< October 04, 2020 >

Commentary on Isaiah 5:1-7

 

This intricate poem expresses the divine pain at the people’s failure to live out the relationship with their God.

The failure to create justice and righteousness has broken the divine heart. The poem expresses that heartbreak in song.

In the first two verses, the reader encounters a creative vignette. In contemporary terms, one can imagine a stage with a balladeer, speaking into the microphone, saying, “This one goes out to all of you who have ever had your heart broken. It was inspired by my friend, who lost what seemed like a true love.” The NRSV refers to the friend, to whom the singer dedicates the song, as “my beloved.” The singer considers God a beloved friend and dedicates this song about unrequited love to that friend.
One might think of the song “Lemon Tree,” written by Will Holt and recorded by Peter, Paul and Mary, and Trini Lopez, among others. In that song, the flowers of the lemon tree look attractive, but the fruit tastes too bitter to consume. In Isaiah’s tearjerker, the beloved friend has worked carefully in the hopes of enjoying sweet grapes only to harvest small, hard, barely edible grapes.

Describing carefully all of the work of the beloved friend, the singer prepares the listener for the crushing shock that comes at harvest time. The friend selects fertile soil, painstakingly removes the stones, and then plants the highest grade of vine. The friend works in expectation of a long-term relationship, building a watchtower and a wine vat, both of which would serve over time. All of the work produces nothing but fruit that would have grown without cultivation.

Certainly, the metaphor breaks down. Where does the fault lie: with the soil, or the planted vines? A planted vine cannot choose to produce the wrong kind of fruit. Does the song compare the people of God to fruit that one consumes? The emphasis in the song lies in the disappointment of the friend. What should have created a delight came up empty.
At verse 3, the point of view changes when God speaks out directly, addressing Jerusalem. This part of the passage asks the people point blank if they think they have treated God fairly. God seeks vindication for the divine feelings of anger and hurt. In a sense, God wants the people to understand that anyone would feel the same way. God has done all anyone could expect. As suggested in the previous paragraph, the vineyard itself exercised no action in the event. Nevertheless, the passage insists that no one can blame God for the sense of disappointment in working hard for good grapes, only to harvest inferior grapes.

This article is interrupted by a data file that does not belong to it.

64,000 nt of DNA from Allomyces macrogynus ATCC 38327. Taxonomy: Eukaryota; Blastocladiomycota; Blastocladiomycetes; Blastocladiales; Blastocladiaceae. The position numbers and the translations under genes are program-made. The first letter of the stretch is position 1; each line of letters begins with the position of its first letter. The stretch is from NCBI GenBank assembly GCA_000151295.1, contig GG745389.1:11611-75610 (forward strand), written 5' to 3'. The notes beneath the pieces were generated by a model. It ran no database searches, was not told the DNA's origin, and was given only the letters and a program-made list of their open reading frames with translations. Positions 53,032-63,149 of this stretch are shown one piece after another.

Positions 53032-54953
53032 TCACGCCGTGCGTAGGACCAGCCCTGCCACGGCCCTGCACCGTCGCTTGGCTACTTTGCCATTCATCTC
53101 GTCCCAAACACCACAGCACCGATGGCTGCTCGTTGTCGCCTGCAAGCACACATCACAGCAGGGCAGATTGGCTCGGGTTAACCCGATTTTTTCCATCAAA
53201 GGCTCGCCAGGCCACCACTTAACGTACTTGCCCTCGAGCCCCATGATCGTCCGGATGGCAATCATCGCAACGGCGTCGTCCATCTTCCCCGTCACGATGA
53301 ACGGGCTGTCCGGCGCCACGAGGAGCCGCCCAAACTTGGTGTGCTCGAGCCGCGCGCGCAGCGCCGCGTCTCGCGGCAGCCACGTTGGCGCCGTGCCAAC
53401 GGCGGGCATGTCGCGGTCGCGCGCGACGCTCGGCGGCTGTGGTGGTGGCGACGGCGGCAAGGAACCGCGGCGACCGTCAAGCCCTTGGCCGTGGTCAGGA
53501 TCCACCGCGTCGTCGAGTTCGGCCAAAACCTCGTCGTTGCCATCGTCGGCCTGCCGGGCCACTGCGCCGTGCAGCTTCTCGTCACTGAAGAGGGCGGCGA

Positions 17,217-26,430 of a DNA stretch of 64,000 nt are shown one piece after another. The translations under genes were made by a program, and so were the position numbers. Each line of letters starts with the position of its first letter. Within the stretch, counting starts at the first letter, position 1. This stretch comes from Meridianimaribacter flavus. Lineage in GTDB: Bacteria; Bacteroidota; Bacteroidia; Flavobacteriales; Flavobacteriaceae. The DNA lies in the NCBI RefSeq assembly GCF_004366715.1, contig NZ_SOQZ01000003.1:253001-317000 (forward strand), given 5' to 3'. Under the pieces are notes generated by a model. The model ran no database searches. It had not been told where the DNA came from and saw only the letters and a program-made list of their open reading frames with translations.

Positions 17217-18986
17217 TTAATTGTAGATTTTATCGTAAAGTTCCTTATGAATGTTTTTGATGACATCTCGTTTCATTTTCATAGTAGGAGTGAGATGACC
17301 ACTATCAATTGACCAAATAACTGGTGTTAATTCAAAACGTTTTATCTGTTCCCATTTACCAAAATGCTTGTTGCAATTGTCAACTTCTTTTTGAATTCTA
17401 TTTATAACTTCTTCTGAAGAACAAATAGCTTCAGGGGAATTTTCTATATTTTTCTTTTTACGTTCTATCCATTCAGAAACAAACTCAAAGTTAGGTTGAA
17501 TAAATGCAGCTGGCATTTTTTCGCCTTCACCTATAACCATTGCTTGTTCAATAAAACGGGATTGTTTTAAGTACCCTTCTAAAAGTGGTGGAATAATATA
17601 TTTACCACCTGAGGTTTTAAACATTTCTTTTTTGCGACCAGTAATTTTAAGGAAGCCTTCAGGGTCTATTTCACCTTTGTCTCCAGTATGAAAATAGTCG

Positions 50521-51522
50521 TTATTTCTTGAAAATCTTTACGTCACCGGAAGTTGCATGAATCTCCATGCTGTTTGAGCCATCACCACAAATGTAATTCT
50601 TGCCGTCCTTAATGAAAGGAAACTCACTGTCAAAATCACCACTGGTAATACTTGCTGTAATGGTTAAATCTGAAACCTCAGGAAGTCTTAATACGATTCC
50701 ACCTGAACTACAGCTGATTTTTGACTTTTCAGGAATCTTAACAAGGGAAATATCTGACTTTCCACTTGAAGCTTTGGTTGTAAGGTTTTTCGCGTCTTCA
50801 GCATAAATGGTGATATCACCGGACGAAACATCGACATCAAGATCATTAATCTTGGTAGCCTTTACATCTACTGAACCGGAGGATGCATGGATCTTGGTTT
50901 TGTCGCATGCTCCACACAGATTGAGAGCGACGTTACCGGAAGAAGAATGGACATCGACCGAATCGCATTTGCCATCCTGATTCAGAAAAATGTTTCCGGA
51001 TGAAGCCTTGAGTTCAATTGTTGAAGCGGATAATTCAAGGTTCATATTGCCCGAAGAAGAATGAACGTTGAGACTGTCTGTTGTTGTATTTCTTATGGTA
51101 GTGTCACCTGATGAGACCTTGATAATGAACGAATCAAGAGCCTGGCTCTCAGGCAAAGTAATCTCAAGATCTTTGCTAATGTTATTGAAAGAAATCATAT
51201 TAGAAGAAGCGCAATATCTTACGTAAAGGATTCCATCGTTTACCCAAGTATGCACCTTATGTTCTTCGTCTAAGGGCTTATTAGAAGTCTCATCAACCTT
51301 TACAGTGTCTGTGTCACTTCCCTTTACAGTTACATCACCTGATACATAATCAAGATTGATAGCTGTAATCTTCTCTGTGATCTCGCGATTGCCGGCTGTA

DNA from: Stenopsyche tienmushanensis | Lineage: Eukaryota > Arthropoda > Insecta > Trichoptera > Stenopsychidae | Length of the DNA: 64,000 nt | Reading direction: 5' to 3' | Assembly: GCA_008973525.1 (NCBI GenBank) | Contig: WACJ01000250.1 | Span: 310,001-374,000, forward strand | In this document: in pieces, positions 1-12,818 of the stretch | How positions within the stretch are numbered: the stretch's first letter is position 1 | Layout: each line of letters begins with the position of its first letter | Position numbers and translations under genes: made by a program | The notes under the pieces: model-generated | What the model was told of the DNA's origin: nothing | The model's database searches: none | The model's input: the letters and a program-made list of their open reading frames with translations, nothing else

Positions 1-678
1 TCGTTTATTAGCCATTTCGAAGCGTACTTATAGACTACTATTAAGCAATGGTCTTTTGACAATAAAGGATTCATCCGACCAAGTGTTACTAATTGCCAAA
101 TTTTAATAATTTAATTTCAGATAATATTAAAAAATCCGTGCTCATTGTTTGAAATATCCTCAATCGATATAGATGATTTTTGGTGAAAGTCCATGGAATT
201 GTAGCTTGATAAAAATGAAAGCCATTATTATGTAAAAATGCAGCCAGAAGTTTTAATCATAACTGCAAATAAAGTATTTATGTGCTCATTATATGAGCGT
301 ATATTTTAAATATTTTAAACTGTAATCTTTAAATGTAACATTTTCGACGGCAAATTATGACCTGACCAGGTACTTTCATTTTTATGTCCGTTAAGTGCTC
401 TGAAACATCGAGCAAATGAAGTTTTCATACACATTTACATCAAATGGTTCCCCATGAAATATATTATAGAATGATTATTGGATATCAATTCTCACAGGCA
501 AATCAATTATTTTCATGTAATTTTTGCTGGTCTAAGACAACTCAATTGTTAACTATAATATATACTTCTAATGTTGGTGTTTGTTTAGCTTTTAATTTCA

The punishment phase begins in verse 5. God will cause three kinds of consequences for the vineyard. The protective hedge will come down. This removal of the hedge will allow animals to wander into the vineyard, causing extensive damage and leaving the vineyard unusable. Within the vineyard, God will neglect care so that other unproductive plants will grow. Finally, God will withhold rain, so that the vineyard will lack the nourishment it needs to flourish.

In verse 7, the passage finally clearly identifies the vineyard as Israel and Judah. In verse 3, the inhabitants of Jerusalem had the task of judging whether God had the right to feel angry. Now the prophet points the finger at the people. The passage identifies the “wild grapes” as injustice and violence. In the prophetic literature of the Bible, justice refers to basic fairness within society. Justice demands economic and legal fairness. All people should have access to goods and enough to live on. Just after our pericope ends, verse 8 names some of the injustices that God’s people have allowed. The rich have seized property, leaving the poor vulnerable.

Verses 11-12 indict those who live indulgent lives while others do not have enough to survive. Righteousness connotes right relationships. God’s people should see the connections among all of the people in the community. God has heard the cry of those who suffer these injustices, who have been victimized by violence. God feels disappointed, sad, and angry because God cares about those who have been neglected, hurt, and pushed aside by the powerful. The wild grapes are the injustices that have oppressed the poor and marginalized.

In using this text for preaching, one might notice the connections between this passage and some other expressions of prophecy in the Old Testament. The prophet Hosea also writes of God’s hurt as well as anger at the people. Hosea, of course, writes in chapters 1-3 of God’s hurt over a betrayal by a spouse. Hosea 11 especially expresses God’s hurt as the pain of a parent rejected by a child. Isaiah writes of a disappointed farmer whose crops do not measure up, and turn out inexplicably wrong.

Isaiah 5 sings a song of a person who experiences great frustration before identifying the culprit. The prophet Nathan seems to take a similar strategy in approaching David about his sin with Bathsheba and Uriah: Nathan takes an indirect approach, setting David up to see himself as the culprit (2 Samuel 12).

Perhaps the contemporary preacher can begin with describing the injustices and the pain of victims before identifying the causes. God clearly feels anger in this passage, and threatens punishment. The preacher may wish to focus on God’s hurt, and the reasons for that divine pain caused by injustice. Such a strategy may prepare the people to hear God’s “side” of the story, that God’s people have neglected justice.